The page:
INTERMEDIATE SCHOOL FOR PENARTH. THE CONTRACT ACCEPTED. A meeting of the general committee of the Penarth Intermediate School was held at the Local Board Offices, Penarth, on Wednesday evening last, Professor Tanner, Cardiff University College, presiding, and there were also present— Messrs J. M. Jennings, T. Loveridge, J. Y. Strawson, J. Llewellyn, J. W. Morris and S. Thomas (hon. sees.), R. Crossling, J. C. Oliver, R. Brice, and H. Snell (the architect). GRANTS AND CONTRIBUTIONS. The Chairman, in a few remarks, stated that at the request of the building committee of the school the tenders for the contract had been reduced, and he was glad to report progress in connection with two or three important matters. Besides Lord Windsor's donation of £ 1,000, subscriptions to the amount of JB400 had already been promised. Further assistance had also been promised by Lord Windsor, his lordship having decided to supply stone for the building to the extent of JB150, and probably the important grant of J6408 would be received from the Science and Art Department. These sums, the Chairman added, were possibly sufficient to cover the con- tract by itself, and this committee were advised to accept one of the tenders to be submitted that eevning. TENDERS. The following tenders were received for the contract:—Messrs Lattey and Company, Penarth and Cardiff, £ 6,775; F. Small, Barry, £ 6,876 Messrs Newby and Company, Cardiff, £6,951 Is 8d J. Jones, Penarth, £6,970; D. G. Price, Penarth, £ 7,000 E. F. Richards, Barry, £7,020; William Bowers, Hereford, £ 7,023; Messrs Powell and Mansfield, £ 7,140; J. S. Shepton, Penarth, £ 7,785.—It was remarked the building committee recommended that the lowest tender be accepted.—The Chairman remarked it was necessary to go on with the erection as soon as possible, as the grant from the Science and Art Department was given on the condition that the building was completed within eighteen months, and he, therefore, thought nothing should be placed in the way of the contractor to delay the building of the school. —On the motion of Mr R. Crossling, seconded by Mr J. C. Oliver, it was resolved that the recommendation of the building committee be adopted with regard to the lowest tender being accepted, that of Messrs Lattey and Company, and that the building committee be authorised to sign the contract. CLERK OF WORKS. Mr J. M. Jennings and Mr H. Snell reported having selected (out of 108 applicants) Mr W. H. Yeo, 21, Queen-street, Cardiff, as clerk of works for the building. — On the proposition of Mr J. W. Morris it was decided to accept the recommendation of Messrs Jennings and Snell, subject to the same being approved by the Education Committee. THE LAYING OF THE FOUNDATION STONE. It was stated that the Building Committee had requested Mr R. Forrest, J.P., to ask Lady Windsor to lay the foundation stone, the ceremony to take place early in August. In connection with the laying of the foundation stone, several members of Parliament and the Chairman of the Technical Instruction Committee, and various members of the County Council had expressed a wish to be present. It was also hoped Mr Ackland, Minister of Education, and possibly Sir William Hart-Dyke, ex-Minister of Education, would be present on the occasion. TO RECEIVE SUBSCRIPTIONS. On the motion of Mr Loveridge, seconded by Mr Strawson, Mr Sam Thomas was deputed to receive subscriptions, and a hope was expressed that the subscriptions promised would be sent in as soon as possible.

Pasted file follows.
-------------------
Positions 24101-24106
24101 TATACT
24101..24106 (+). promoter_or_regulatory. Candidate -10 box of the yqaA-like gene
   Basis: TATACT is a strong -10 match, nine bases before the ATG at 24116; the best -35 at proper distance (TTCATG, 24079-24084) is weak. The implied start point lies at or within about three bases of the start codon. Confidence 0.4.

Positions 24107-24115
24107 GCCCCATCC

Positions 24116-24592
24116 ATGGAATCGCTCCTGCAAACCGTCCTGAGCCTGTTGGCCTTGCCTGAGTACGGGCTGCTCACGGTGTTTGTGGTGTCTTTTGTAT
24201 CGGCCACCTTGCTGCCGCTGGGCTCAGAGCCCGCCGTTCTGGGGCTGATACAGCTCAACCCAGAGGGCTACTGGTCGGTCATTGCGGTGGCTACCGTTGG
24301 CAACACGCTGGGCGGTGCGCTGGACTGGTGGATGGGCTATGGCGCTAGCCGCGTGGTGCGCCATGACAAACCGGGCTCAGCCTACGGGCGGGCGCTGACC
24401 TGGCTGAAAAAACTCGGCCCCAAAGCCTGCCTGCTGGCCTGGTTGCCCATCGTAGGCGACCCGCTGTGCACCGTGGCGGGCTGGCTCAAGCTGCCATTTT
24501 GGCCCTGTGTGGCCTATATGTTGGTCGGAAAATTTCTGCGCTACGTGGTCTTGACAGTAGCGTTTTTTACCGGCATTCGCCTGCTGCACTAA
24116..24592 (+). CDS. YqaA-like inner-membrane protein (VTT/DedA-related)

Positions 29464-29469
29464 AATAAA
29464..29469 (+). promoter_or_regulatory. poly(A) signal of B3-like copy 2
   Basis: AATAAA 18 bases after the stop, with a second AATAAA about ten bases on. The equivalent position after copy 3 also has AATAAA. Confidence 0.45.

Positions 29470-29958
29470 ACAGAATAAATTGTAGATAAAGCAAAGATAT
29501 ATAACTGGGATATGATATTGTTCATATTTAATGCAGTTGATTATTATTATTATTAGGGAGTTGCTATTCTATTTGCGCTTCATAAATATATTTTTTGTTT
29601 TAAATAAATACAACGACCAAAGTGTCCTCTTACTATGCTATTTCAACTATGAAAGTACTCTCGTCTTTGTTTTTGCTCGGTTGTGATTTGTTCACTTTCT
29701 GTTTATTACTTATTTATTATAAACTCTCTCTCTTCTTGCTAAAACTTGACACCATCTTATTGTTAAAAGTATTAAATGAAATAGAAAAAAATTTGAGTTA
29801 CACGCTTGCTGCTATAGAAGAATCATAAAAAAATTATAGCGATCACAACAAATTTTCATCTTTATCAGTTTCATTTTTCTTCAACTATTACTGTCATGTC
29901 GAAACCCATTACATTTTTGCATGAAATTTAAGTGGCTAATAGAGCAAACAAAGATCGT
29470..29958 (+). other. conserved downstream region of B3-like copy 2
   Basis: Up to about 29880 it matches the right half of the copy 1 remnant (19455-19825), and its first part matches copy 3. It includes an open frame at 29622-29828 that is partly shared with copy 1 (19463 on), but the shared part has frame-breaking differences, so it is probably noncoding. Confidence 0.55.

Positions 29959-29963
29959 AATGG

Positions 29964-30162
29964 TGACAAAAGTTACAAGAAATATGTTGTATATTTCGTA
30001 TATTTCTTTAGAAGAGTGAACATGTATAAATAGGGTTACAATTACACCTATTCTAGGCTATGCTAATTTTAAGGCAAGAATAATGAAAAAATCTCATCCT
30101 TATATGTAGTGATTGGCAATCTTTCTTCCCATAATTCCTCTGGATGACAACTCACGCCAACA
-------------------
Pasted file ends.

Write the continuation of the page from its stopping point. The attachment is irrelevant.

ALLEGED THEFT OF HORSE AND TRAP AT CADOXTON-BARRY. VIOLENT ASSAULT ON THE POLICE. RUFFIANS SENT TO PRISON. Hugh Brannaghan, a rough-looking seaman, was charged at Barry Dock Police-court on Thursday, the 28th ultimo (befor Mr T. Morel and Mr J. Lowdon) with stealing a pony and trap, the pro- perty of Mr E. David, butcher, Vere-street, Cad- oxton, on the 26th ultimo. A young man named Lewis, assistant to Mr David, said he left the pony and trap near the Wenvoe Arms Hotel while he went to procure some lambs from a field near by, when he saw defendant and another man driving off with the trap, and they were stopped by a butcher named William Wilson. Defendant was arrested afterwards at the Wenvoe Arms Hotel.- William Wilson deposed to stopping the trap, which was occupied by defendant and another man.-Defendant was cautioned by the Bench and dismissed. Hugh Brannaghan, Thomas Ryan, and Richard Robinson, were then charged with assaulting Police-constable Thomas Thorburn whilst in the execution of his duty. The constable's evidence was to tha effect that whilst arresting Branhaghan in the abqve case, he was violently assaulted by the defendants, and Brannaghan gave him a black eye.—Police-constable George W. Phillips stated he saw Brannaghan struggling with Thorburn. -John Richards, hawker, said he saw Ryan and Brannaghan assaulting the policeman. He did not see Robinson there.-Dr E. Treharne stated he examined constable Thorburn. He found a con- tusion of the left eye-lid and eye, and abrasions on his hands and one of his ears. There were also several bruises about the body. — Ryan was sentenced to a month's hard labour, Brannaghan to fourteen days' hard labour, and Robinson was dismissed.